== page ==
Sunday, December 20, 2009

An Unofficial Tribute to Late Prof. Sanajaoba

One Summer day in India Habitat Centre
"You know what the problem in your Northeast is? You people have not given up your tribal instincts! The Kukis do not trust the Nagas, the Nagas do not trust the Meiteis, Kukis, Ahoms, and so on! Take up any State in the Northeast, say Mizoram, Assam, Manipur, etc., at the slightest opposition by a tribe to another tribe; you people do not mind killing each other!"
This was a remark uttered by a renowned scholar, a professor, in a seminar on "Peace in Northeast India" organised in India Habitat Centre, New Delhi. Noted scholars, media persons, policy makers, social activists, research scholars and others, from all over India attended the national seminar. Notably, it was just a few days after the Godhra incident of 2002, in which Hindu nationalists, under the patronage of VHP and Chief Minister Narendra Modi, terminated numerous Muslims in Gujarat.
"Perhaps, you are right to say that. Incidentally, Manipur was engulfed in ethnic cleansing a decade or so ago. The Karbi Anglong region is still reeling under ethnic strife, so is the problem of Mizo chauvinism in Mizoram. Demands of NSCN–IM for Nagalim have led to tensions in Manipur, Assam, Arunachal Pradesh and Nagaland. Moreover, there is the reality of armed-opposition movements in the region. However, if Professor is a keen observer of political developments in the region, perhaps you would note that the people of the Northeast have become highly (politically) matured. For example, during the June Uprising of 2001 in Manipur following the Bangkok Agreement between the Government of India and NSCN–IM, in which Naga civil society bodies laid the National Highways connecting Manipur under seize for more than 45 days, acknowledging their solidarity with the IM faction for the "extension of ceasefire without territorial limits", the whole stand off was devoid of bloodshed. Shortage of foodgrains, other essential commodities, medicines and so on, marked the State of Manipur. Even there were incidents, in which infants died for want of medicines for diarrhoea! But mind you, the valley people of Manipur did not harm the Nagas, in fact voluntary organisations waited sentry to protect them in the valley against miscreants. Or for that matter, the Nagas did not harm any other communities of Manipur. But it must be recorded that in the land of Gandhi, where everybody sings about non-violence, in a single night you "civilised" people could terminate more than thousand Muslims! Yes, I am talking about Godhra and similar incidents in India. Indeed, this is the political reality of India and the stereotypic image you learned people propagate about the Northeast. Good job! We’re happy not to have given up our tribal instincts!"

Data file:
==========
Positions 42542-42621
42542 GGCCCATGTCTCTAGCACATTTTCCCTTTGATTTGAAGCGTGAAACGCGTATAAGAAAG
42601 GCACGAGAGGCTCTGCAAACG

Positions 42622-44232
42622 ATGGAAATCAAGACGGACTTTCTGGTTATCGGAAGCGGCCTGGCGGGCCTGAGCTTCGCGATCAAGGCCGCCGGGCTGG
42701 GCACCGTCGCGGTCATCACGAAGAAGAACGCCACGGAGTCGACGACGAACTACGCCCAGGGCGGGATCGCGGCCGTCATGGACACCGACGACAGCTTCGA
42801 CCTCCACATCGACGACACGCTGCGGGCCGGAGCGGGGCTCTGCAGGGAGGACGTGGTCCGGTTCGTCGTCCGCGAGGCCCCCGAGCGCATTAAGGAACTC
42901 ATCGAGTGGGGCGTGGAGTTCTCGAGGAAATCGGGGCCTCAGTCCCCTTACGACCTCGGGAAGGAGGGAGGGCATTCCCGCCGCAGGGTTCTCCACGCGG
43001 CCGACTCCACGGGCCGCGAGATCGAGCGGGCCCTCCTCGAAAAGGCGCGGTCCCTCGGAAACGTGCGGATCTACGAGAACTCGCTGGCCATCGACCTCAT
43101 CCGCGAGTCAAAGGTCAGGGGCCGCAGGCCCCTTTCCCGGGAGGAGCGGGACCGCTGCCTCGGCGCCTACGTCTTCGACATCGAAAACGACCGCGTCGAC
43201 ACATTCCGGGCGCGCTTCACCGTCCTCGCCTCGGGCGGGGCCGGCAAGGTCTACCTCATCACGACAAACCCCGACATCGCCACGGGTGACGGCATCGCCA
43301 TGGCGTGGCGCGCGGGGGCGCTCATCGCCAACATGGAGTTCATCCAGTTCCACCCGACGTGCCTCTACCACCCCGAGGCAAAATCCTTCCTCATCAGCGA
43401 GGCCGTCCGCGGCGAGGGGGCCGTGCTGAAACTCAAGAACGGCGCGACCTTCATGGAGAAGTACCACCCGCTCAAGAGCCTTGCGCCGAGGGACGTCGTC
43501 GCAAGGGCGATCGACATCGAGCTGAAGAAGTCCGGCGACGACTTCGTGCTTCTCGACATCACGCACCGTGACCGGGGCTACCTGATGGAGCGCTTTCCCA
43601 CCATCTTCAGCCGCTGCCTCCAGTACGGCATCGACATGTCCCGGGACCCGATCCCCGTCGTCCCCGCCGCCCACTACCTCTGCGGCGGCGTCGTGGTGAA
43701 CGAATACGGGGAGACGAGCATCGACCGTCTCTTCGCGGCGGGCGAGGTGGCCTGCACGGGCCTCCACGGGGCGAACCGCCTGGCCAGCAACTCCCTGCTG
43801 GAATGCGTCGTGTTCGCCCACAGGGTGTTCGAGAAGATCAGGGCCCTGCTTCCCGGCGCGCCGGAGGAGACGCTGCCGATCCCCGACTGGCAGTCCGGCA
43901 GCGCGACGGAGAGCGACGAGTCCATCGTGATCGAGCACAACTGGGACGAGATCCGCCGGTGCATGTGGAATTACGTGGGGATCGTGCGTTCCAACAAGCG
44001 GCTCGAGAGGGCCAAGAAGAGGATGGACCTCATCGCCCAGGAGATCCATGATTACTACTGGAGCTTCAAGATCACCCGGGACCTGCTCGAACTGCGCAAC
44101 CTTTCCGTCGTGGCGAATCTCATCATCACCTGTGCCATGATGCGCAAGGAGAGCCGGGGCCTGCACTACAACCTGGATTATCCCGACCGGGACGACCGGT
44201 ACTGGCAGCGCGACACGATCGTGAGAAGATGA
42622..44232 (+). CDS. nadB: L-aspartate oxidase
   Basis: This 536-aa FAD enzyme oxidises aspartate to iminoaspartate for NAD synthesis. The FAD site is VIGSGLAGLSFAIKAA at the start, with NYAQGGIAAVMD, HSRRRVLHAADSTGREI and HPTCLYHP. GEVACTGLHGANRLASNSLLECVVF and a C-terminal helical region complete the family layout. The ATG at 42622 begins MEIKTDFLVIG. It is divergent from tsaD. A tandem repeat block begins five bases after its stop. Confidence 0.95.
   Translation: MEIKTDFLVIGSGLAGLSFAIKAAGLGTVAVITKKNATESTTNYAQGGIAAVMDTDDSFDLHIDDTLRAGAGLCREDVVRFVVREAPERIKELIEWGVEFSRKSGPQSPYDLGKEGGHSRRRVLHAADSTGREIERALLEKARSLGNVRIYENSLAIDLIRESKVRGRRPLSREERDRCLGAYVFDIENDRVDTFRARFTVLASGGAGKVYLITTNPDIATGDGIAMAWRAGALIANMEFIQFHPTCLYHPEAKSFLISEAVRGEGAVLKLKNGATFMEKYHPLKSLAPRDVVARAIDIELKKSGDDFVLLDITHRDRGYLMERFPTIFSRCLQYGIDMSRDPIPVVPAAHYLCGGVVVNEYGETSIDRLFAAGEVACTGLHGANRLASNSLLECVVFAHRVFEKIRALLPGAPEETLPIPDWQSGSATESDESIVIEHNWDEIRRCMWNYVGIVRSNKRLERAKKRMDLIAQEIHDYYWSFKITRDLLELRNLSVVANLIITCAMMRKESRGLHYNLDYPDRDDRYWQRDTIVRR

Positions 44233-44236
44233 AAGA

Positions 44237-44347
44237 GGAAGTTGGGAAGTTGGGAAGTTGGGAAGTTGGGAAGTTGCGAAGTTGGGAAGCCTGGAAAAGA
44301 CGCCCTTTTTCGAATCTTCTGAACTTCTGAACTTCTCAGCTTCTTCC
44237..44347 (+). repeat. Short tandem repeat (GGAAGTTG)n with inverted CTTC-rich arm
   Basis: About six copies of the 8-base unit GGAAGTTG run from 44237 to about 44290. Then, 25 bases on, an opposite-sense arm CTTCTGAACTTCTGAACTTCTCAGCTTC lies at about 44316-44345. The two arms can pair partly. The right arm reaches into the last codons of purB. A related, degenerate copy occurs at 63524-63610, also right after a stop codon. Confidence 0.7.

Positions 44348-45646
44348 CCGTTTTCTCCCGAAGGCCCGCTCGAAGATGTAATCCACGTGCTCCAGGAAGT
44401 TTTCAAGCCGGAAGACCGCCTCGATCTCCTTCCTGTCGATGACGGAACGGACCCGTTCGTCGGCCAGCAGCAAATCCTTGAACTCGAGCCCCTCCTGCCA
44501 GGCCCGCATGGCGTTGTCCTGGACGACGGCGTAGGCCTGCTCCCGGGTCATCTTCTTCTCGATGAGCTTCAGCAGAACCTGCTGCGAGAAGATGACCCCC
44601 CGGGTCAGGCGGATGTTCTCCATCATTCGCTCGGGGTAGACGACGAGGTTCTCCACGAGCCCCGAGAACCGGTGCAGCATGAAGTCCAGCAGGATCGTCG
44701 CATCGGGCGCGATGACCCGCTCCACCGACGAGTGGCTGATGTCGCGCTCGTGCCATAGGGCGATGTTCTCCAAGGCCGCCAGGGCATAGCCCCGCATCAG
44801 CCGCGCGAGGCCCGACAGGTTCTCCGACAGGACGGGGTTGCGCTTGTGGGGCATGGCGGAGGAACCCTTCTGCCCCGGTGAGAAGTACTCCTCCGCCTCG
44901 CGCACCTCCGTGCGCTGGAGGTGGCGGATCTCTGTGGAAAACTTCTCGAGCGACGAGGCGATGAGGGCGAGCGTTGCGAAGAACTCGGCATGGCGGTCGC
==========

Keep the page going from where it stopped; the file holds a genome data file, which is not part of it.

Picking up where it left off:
Needless to say, thundering applauses filled up the huge auditorium for more than half an hour. We the people from Northeast were not the ones who initiated the clapping.
True, Yenning’s acquaintances with Prof. Sanajaoba was rare, being so we do not claim to know anything personal about him, and thus, this unofficial tribute. We met only three times. The fourth and last being his funeral service on December 14, 2009, a day after he passed away on December 13, 2009 on the day of his book release ceremony (Third edition of Manipur Puwari, published by National Research Centre, Canchipur, Manipur).
Place of late Prof. Sanajaoba in the academic world of Manipur
If the society of Manipur is fragmented, the same is also true for the academic landscape. But to the young scholars, and aspiring academicians undergoing research works (on Manipur or the Northeast) in various universities of the world, the schism is not felt. Certain scholarly works become indispensable, especially for the students of social sciences and law, and a volume edited by Prof. Sanajaoba, titled, Manipur Past and Present in four volumes is a notable one. Interestingly, he is not a historian but a scholar of law, who took the initiative to compile such a valuable book. As an intellectual, he was not interested in the annals of kings and landlords, instead believed in chronicling the trials and travails of the common masses.
Critics say, the volume lacks a theoretical framework as well as rigorous analysis to be called a scholarly work. Here, Yenning would like to differ, same as many other scholars feel, that this is a seminal work on Manipur: ethnicity, social movements, legal and constitutional, religion, culture, history, etc., all rolled in one. It is the duty of the younger generation to develop upon the work both in the epistemological and academic sense. We are fortunate enough to have with us this valuable work. The publisher of the volumes, Mittal, Delhi, introduces the books as follows: